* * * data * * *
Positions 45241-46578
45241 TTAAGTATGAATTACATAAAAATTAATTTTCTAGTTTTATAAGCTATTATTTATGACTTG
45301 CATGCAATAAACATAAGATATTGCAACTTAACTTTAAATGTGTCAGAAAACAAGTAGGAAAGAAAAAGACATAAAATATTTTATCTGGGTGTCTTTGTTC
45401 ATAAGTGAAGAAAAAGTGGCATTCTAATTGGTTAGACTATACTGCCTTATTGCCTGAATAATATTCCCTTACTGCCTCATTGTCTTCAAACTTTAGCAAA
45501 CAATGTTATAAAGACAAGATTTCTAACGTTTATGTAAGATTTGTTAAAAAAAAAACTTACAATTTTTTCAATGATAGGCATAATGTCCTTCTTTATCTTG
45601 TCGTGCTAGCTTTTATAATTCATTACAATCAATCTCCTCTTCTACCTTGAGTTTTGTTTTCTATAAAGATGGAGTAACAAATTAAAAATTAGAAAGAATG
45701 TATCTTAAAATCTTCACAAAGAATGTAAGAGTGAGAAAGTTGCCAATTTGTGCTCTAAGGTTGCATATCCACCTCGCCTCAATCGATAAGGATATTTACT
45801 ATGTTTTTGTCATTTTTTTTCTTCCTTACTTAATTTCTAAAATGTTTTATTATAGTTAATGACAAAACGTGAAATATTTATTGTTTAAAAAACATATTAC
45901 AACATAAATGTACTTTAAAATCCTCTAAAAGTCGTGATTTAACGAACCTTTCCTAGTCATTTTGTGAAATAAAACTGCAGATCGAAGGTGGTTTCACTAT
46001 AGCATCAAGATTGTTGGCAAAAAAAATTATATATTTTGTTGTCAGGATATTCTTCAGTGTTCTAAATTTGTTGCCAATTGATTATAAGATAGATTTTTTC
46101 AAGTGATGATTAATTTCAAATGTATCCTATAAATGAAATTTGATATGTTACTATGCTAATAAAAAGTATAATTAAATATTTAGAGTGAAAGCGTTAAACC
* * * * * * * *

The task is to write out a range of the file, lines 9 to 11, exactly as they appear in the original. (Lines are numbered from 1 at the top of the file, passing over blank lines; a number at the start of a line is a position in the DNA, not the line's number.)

45901 AACATAAATGTACTTTAAAATCCTCTAAAAGTCGTGATTTAACGAACCTTTCCTAGTCATTTTGTGAAATAAAACTGCAGATCGAAGGTGGTTTCACTAT
46001 AGCATCAAGATTGTTGGCAAAAAAAATTATATATTTTGTTGTCAGGATATTCTTCAGTGTTCTAAATTTGTTGCCAATTGATTATAAGATAGATTTTTTC
46101 AAGTGATGATTAATTTCAAATGTATCCTATAAATGAAATTTGATATGTTACTATGCTAATAAAAAGTATAATTAAATATTTAGAGTGAAAGCGTTAAACC